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China sees military as deficient

As budget grows, fears about size, weak troops soar

– When American analysts talk of China’s military, they often describe it in terms of the looming threat of the future, a rapidly modernizing and expanding force that could one day rival, or even worse, overtake the United States.

Such anxieties were fanned further this week with China’s announcement of yet another year of double-digit growth in military spending. The news prompted public alarm from the Pentagon to Manila and Tokyo.

But when China looks at its own army, it is often with fears that it is not big enough and is lacking in competence, modernization and the sheer hardened will of a well-trained force.

Chinese soldier are wimps, bemoaned a prominent Communist Party publication describing, them as “male soldiers with female characteristics.”

“Dangerously corrupt,” wrote a famous Chinese colonel in a recent book, describing brothers-in-arms who had been fattened on bribes and grown complacent.

China’s Foreign Ministry scoffed at the alarm among the United States and its Pacific allies at China’s increased military budget.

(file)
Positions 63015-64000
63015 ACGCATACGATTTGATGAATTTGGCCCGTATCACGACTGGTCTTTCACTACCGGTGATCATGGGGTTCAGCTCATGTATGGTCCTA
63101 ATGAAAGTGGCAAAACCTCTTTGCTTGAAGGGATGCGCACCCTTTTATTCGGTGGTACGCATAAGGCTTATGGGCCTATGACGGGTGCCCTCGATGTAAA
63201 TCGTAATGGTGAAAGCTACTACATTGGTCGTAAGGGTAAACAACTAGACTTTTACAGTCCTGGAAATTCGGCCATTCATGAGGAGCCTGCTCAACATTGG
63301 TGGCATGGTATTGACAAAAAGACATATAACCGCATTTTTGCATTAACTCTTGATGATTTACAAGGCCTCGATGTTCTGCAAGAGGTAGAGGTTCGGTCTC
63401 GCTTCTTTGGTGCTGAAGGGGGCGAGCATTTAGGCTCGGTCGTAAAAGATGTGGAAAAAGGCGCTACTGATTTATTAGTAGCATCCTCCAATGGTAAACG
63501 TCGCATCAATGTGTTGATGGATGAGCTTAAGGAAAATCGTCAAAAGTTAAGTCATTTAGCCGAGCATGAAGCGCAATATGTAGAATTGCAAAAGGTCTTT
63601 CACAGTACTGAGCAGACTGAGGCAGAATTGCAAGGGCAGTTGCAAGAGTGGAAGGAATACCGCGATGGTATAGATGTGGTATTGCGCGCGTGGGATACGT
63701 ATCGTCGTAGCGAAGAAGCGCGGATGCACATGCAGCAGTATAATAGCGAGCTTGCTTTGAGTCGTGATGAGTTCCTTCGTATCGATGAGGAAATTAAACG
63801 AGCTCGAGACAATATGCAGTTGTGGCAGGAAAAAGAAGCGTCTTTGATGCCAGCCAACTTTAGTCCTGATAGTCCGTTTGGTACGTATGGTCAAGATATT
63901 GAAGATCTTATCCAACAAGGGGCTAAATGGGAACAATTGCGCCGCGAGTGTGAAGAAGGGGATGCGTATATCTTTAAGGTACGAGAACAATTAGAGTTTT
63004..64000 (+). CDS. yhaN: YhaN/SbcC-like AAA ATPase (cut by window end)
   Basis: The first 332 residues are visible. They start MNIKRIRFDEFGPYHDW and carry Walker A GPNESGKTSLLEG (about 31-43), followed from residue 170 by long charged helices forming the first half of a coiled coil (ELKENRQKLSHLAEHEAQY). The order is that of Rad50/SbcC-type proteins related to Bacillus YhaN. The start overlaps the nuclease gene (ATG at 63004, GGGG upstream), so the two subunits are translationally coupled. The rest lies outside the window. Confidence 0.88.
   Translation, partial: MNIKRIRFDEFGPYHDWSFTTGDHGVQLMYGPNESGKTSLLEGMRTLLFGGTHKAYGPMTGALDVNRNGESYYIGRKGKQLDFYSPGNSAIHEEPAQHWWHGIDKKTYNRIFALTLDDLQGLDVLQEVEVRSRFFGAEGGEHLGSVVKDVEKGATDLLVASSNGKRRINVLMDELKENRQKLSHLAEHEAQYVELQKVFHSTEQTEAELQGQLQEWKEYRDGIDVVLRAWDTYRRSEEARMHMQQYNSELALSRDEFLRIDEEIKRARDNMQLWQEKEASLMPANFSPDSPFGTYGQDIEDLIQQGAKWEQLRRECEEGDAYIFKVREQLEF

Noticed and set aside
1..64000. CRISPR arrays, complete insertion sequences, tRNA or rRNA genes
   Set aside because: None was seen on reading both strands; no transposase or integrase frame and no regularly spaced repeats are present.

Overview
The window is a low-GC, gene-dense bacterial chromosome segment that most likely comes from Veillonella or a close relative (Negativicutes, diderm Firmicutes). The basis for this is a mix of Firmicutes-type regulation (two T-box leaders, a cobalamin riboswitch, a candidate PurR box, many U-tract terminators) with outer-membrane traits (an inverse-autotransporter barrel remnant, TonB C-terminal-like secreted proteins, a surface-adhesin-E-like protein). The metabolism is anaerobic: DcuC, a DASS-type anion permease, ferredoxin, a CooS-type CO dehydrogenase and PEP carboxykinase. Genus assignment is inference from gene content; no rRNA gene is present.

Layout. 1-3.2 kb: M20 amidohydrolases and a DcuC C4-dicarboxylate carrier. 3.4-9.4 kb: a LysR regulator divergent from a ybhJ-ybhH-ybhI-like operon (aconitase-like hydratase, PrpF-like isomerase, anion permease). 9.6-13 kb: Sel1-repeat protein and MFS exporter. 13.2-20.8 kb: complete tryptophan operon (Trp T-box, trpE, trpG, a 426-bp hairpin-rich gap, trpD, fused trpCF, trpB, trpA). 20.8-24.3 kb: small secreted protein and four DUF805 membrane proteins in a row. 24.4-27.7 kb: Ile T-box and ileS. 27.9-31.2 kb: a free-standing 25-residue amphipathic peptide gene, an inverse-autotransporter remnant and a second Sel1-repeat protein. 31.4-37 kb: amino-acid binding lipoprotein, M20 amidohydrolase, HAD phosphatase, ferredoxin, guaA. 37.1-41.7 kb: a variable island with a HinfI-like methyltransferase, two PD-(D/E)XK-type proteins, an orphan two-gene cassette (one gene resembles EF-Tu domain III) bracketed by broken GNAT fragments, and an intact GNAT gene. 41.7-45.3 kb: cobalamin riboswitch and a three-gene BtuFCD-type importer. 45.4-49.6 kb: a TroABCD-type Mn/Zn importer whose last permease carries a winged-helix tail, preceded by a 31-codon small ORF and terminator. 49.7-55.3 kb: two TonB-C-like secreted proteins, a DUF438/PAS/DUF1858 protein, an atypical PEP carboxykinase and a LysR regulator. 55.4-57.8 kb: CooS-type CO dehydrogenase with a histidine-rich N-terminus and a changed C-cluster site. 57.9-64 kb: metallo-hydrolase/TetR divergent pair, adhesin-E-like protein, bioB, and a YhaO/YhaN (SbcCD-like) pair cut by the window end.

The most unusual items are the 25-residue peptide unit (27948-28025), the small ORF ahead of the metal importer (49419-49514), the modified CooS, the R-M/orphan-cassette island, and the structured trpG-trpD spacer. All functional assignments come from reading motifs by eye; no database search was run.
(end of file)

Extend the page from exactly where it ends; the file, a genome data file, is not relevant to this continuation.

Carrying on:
“The moderate growth … is totally reasonable and justifiable, and there is no need to feel surprised,” said Qin Gang, the Foreign Ministry spokesman.

He added with unusually colorful language and sarcasm: “The Chinese People’s Liberation Army is not a children’s army equipped with red-tasseled spears.

Some outside China hope to see China stay as a Boy Scout who never grows up.”

China’s budget announcement Wednesday came just one day after the Pentagon announced plans to cut the U.S. Army to its smallest size in decades.

Chinese military spending now ranks second in the world. But analysts say its official budget – $131.56 billion for 2014 – doesn’t include billions spent in secret.

The U.S. Defense Intelligence Agency estimated that China’s real sum for last year could be as high as $240 billion.

China’s army is growing literally as well, according to a military report last month. The People’s Liberation Army’s official newspaper said the average Chinese soldier has grown about 0.8 inch taller and about 2 inches thicker in the waist in the past two decades.

The bigger soldiers have brought with them problems as well as praise, the military newspaper said.

Tanks three decades old are now suddenly too snug and rifles butts too short, causing accuracy problems.

But for all the talk of China’s bigger, beefier and expanding force, Chinese analysts clamor that its budget remains dwarfed by that of the United States, which plans $526.8 billion in military spending for fiscal year 2014.

“China is not as strong as the West describes,” said Song Xiaojun, editor of an online Chinese military magazine, who likened its army to a sickly child still on the mend. “I actually don’t think the current increase is enough; it should be accelerated.”

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